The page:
It’s a busy week for decommissioning with our London business briefing focusing on this emerging sector of the industry and we’re also anticipating the publication of the Oil and Gas Authority’s (OGA) 2018 UKCS Decommissioning Cost Estimate report.
The report is an annual review of the range of costs for decommissioning North Sea assets, which will be undertaken over decades to come. It may help to dispel one of the myths surrounding decommissioning that costs are rising ever higher.
Our industry works closely with the OGA, and other regulators, to undertake decommissioning safely, responsibly and as cost effectively as possible – with the shared aim of achieving 35% cost reductions over time.
We’ve weathered several tough years during the downturn but it hasn’t accelerated the rate or cost of decommissioning.
In fact, our forecast shows that the annual decommissioning expenditure is likely to remain consistent over the near term at £1.7 – £2 billion per year.
This is largely due to the significant efficiency improvements the industry has achieved across the lifecycle of oil and gas operations, which have helped delay cessation of production.
And that’s an opportunity to dispel another myth – that decommissioning will be the dominant activity on the UK Continental Shelf in the next decade.
Decommissioning is happening in the basin but it’s taking its place alongside our drive to stimulate further exploration and production activities.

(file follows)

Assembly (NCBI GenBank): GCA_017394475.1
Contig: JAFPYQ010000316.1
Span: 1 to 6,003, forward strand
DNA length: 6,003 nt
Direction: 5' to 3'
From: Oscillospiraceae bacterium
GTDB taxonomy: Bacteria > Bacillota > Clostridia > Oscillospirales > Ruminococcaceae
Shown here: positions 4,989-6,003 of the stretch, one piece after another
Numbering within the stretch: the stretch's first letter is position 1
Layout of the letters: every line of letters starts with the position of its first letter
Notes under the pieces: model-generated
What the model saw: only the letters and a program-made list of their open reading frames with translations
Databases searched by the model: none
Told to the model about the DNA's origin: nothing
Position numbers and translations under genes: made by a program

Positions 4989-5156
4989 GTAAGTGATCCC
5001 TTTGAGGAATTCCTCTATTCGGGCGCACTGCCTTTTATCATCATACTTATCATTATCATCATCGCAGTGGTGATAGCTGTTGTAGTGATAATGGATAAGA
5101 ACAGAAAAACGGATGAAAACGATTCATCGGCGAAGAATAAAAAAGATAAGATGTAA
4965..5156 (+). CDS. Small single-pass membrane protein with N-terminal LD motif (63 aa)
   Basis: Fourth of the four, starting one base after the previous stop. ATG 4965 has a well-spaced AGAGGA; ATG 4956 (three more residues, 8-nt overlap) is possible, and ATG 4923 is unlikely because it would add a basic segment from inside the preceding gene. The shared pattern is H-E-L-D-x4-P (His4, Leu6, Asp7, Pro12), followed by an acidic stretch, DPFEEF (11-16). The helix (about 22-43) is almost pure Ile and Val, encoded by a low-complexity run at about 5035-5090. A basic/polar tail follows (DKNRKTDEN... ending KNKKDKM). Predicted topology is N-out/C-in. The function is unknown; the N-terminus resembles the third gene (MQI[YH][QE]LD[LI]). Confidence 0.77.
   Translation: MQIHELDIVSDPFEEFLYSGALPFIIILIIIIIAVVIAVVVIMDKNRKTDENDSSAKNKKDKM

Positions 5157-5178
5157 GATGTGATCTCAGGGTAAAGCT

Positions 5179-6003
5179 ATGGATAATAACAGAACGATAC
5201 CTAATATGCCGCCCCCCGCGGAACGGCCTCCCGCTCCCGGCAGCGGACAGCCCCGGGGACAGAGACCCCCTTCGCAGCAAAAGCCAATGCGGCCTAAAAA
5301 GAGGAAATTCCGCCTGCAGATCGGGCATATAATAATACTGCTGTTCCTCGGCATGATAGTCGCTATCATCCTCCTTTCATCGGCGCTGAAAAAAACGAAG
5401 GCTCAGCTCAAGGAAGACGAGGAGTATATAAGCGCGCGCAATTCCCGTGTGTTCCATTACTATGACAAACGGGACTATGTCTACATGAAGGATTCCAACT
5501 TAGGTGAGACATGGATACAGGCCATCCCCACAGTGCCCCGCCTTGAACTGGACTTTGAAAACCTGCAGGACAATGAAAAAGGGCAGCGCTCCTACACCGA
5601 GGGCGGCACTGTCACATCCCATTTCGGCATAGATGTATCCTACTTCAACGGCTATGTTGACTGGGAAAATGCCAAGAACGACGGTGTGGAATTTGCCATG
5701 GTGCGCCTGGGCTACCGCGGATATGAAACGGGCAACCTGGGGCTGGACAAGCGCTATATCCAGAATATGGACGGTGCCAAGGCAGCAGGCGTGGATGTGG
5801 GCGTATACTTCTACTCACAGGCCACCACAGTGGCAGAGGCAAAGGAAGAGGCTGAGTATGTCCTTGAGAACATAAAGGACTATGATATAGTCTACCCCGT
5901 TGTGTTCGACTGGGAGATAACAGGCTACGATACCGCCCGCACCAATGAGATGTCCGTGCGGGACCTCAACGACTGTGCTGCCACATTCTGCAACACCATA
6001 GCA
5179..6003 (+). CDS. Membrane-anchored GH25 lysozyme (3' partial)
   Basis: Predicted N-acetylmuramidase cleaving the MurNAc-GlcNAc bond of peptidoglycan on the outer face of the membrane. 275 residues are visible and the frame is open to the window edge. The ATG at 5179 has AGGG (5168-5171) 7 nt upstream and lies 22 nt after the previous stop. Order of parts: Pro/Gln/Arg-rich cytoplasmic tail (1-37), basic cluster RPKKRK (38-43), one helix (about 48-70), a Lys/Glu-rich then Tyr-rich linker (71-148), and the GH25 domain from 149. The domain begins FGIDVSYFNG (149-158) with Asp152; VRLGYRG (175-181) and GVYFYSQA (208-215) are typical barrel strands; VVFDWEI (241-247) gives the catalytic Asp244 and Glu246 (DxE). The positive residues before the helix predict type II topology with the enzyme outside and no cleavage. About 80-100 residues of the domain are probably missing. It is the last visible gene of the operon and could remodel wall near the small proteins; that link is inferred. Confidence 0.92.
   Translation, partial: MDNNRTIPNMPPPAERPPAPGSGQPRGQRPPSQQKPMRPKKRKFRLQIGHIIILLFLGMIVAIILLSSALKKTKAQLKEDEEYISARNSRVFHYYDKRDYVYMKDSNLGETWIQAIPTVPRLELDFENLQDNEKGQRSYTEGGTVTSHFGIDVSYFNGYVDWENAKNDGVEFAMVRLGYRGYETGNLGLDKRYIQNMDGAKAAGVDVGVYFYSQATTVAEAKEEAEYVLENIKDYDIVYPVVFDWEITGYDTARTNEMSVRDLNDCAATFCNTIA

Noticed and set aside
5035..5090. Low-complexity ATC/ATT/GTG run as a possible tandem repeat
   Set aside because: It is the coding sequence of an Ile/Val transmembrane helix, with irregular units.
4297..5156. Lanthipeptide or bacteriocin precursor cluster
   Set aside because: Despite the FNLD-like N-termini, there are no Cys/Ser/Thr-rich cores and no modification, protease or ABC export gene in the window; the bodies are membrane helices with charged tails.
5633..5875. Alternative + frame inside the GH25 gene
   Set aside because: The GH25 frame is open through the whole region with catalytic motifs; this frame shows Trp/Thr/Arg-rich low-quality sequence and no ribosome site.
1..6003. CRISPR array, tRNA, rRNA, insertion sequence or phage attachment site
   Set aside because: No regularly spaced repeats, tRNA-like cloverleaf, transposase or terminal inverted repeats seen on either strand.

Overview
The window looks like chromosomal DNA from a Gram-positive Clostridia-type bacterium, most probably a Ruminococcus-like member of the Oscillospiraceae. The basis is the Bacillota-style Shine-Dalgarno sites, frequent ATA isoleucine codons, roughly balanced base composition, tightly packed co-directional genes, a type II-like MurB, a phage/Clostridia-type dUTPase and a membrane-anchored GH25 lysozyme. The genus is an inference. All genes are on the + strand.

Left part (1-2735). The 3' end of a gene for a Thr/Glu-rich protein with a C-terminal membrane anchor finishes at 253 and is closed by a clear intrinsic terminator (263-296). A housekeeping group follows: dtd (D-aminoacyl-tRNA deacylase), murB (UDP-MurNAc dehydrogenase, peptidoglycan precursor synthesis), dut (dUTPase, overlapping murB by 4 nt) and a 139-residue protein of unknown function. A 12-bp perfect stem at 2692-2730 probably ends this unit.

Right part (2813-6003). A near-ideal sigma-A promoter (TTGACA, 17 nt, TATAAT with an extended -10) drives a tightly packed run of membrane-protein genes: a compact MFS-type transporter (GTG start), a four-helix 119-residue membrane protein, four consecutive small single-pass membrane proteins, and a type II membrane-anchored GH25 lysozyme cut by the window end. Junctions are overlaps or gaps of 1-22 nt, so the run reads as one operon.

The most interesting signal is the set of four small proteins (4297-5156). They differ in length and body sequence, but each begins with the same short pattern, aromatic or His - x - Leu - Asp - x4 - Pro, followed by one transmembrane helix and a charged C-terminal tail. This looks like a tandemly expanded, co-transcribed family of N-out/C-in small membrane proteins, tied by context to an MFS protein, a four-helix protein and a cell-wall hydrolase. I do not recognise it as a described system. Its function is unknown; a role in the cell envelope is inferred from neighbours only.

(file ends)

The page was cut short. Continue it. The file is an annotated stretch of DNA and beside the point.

Since the start of the year, we’ve seen the re-emergence of a steady stream of investment, most recently the redevelopment of the Fram field by Shell – a sign that companies are seeking to extend the productive life of their assets.
In May, the outcome of the recent 30th Licensing Round was encouraging, helping us feel positive about the productive future of the UKCS and tie-ing in with industry’s efforts to deliver Vision 2035.
So, with this increasingly positive vision of the future, where does decommissioning fit in?
Undoubtedly, there are opportunities for supply chain companies who can demonstrate they have the capabilities to deliver decommissioning competitively.
However, it’s a myth is that this might resemble the bonanza that characterised the boom years of the oil and gas industry.
The key is to get the balance between maximising recovery and managing the growth of the decommissioning market. In this way, we can develop a strong North Sea business that provides another generation of employment in the UK.
The North Sea is one of the few global oil production regions where decommissioning is predicted to grow, albeit steadily, in the next decade.
If we can make the most of sharing our growing decommissioning expertise now – and Oil & Gas UK has an extensive range of literature on the topic – the UK supply chain will have a major opportunity to develop world-class decommissioning capabilities that will have great potential both in the UK and for exporting in the future.